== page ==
Meantime, the State Department struck a deal with the UN to make it harder to import the chemicals used in making fentanyl, a powerful artificial opioid that was responsible for 60 percent of Erie County's opioid-related deaths in 2017.

"We are fighting the opioid epidemic, and we are proudly supporting the men and women of law enforcement, including our wonderful ICE officers and Border Patrol Agents," President Trump said in a speech in Nashville earlier this week.

Schumer insisted, though, that more money is needed. Congress must pass a new spending bill by Jan. 19 in order to fund the government through the end of the fiscal year on Sept. 30, and he said Democrats are insisting that it include a big increase in funding to combat opioid abuse.

"Talking is great, focusing attention is good, but without real dollars for increased treatment and increased interdiction, without the kind of mass spectrometers that you can put at the airports and post offices to detect fentanyl, you're not going to get success," Schumer said.

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Erie County could certainly use additional federal funding, said Dr. Gale R. Burstein, Erie County's health commissioner. She noted that local drug treatment facilities all have huge waiting lists.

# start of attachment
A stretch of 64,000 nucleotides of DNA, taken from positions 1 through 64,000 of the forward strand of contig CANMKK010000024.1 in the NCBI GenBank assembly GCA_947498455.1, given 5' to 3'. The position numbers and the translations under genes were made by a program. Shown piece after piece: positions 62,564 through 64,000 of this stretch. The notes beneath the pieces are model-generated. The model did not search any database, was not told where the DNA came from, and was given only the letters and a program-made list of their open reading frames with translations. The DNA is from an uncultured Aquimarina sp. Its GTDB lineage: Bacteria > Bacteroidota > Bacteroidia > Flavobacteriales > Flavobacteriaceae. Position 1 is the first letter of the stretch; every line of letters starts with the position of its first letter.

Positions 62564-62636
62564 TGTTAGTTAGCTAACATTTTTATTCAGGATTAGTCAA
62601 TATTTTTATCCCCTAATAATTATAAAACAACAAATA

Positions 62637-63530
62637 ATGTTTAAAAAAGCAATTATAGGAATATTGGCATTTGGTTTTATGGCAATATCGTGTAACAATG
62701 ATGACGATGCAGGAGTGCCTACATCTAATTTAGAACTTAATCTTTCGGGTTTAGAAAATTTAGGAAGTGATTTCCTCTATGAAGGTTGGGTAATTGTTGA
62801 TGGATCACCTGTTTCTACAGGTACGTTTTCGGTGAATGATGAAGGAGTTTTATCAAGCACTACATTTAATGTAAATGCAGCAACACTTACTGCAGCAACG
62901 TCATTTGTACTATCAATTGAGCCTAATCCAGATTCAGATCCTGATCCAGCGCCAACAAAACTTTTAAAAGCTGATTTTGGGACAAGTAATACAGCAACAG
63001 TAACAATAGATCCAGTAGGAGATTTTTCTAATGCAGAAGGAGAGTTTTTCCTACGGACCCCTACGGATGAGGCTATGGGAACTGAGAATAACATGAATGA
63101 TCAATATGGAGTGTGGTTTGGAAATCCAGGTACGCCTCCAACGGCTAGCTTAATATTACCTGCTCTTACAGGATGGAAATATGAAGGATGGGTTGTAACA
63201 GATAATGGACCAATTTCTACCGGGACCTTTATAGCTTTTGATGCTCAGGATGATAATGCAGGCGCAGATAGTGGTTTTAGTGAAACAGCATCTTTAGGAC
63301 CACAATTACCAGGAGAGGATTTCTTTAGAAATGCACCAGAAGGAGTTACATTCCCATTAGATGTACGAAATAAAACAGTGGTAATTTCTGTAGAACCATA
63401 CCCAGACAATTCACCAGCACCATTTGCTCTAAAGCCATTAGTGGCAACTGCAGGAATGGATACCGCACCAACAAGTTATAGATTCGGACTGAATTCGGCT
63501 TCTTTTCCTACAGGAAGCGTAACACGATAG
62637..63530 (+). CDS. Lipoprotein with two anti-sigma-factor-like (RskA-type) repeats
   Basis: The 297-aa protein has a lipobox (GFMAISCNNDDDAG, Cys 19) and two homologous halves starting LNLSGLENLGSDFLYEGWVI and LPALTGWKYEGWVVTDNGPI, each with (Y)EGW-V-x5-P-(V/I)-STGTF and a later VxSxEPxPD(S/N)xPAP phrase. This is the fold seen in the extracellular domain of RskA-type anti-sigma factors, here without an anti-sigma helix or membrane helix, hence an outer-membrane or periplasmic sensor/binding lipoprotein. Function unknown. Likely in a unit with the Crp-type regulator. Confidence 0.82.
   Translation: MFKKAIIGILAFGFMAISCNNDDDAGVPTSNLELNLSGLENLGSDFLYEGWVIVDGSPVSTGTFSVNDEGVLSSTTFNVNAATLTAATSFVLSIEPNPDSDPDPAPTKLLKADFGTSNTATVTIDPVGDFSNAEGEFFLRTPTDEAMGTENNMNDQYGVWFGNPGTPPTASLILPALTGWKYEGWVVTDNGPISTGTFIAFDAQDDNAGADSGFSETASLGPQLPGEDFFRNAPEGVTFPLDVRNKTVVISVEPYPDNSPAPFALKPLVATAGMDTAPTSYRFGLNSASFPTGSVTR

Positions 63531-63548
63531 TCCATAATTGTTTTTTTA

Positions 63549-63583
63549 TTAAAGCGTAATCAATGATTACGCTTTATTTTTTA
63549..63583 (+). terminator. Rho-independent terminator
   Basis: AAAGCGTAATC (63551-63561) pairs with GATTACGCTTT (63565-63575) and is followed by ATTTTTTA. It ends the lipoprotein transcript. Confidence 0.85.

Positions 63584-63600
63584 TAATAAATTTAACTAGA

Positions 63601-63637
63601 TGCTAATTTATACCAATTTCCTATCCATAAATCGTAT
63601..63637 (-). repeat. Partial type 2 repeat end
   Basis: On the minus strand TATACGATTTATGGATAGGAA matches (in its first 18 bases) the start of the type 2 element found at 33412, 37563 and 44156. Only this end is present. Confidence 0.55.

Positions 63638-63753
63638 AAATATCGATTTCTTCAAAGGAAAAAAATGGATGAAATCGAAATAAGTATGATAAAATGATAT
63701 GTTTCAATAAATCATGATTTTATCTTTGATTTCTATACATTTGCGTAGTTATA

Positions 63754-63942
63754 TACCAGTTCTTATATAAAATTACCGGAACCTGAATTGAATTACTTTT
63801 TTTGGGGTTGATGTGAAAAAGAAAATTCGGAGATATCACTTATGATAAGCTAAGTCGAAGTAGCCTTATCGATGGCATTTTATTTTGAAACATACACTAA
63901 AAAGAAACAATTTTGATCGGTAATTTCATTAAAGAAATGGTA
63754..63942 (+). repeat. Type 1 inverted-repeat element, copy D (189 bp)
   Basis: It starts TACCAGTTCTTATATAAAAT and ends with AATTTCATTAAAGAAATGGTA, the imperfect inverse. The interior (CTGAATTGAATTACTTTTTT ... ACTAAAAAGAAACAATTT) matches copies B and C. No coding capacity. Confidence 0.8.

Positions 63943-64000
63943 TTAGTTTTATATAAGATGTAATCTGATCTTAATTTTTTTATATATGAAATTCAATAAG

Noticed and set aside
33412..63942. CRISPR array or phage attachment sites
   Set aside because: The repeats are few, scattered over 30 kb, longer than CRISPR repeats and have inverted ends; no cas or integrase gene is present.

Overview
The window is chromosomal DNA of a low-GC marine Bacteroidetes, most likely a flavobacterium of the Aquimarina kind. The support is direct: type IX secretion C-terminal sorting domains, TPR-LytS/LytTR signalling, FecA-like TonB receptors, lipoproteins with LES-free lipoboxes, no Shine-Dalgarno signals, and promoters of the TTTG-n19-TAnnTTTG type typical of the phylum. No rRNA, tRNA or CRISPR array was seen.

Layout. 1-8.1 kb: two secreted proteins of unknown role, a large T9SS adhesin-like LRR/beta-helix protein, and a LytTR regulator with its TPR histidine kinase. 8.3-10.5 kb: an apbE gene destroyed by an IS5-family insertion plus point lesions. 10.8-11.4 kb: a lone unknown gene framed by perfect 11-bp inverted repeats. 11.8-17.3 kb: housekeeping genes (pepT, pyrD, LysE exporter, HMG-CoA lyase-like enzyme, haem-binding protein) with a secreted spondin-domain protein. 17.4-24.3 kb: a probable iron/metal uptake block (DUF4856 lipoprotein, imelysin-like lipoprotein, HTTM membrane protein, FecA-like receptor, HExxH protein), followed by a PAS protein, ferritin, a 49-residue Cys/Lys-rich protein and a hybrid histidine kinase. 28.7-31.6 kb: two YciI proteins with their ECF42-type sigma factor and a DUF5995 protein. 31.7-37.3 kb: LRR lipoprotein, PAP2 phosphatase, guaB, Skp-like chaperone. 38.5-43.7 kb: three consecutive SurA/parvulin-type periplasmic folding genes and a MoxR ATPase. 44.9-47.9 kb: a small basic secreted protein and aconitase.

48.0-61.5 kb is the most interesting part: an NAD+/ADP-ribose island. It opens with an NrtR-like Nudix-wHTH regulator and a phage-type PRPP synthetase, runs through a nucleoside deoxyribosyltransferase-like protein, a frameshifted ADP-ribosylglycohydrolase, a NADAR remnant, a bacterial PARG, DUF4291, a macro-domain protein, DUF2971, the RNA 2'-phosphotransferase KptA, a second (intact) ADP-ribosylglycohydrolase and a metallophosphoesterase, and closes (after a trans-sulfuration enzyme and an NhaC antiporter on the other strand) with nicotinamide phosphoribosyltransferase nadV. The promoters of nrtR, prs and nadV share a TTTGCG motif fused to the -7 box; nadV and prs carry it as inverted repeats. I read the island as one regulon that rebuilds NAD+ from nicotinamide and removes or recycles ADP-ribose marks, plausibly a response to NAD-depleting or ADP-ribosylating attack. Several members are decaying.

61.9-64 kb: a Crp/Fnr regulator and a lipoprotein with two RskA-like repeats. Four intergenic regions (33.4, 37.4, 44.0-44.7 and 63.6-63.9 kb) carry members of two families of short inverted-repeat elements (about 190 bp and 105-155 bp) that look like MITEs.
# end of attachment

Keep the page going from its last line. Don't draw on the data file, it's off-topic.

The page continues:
"There's a great need," Burstein said. "We're doing a lot with a little."

She said much has changed locally since County Executive Mark C. Poloncarz declared the opioid epidemic a public health crisis two years ago. Some 200 local health providers have been trained to prescribe Buprenorphine, which is used to treat opioid addiction. New methadone clinics will open later this year in Amherst and Orchard Park, and health providers in the county — who usually compete — are working together to combat the crisis.

Israel credited the county's efforts as one of the reasons opioid deaths did not continue to increase at the astronomical rate of earlier years, or as much as in some other counties nationwide. But the county's latest report on the crisis shows that it remains one that touches every part and every demographic group of the county.

Some 45 percent of the people who died of opioid overdoses in the county last year lived in the city of Buffalo, while 44 percent lived in the suburbs. Eight percent came from rural communities, and 3 percent were homeless or of no known address.

Eighty-three percent of the county's opioid deaths were white, while 10 percent were black. Most victims were young males: 77 percent were male, and 58 percent were between the ages of 20 and 39.

Israel said he was glad that the number of opioid deaths increased only slightly in the county last year, but he's by no means satisfied with the progress in the fight against the epidemic.

"I just talked to a father yesterday who lost his 20-year-old son," Israel said. "I went to six funerals in one month. So I don't think I can be encouraged. I can't be encouraged so long as people are dying."